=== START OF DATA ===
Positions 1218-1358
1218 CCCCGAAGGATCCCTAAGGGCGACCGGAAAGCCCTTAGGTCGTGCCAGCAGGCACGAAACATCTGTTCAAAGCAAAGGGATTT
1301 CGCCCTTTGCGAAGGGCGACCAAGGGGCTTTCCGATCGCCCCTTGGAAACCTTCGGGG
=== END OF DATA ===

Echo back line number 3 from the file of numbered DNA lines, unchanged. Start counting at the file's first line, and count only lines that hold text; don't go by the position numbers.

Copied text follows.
1301 CGCCCTTTGCGAAGGGCGACCAAGGGGCTTTCCGATCGCCCCTTGGAAACCTTCGGGG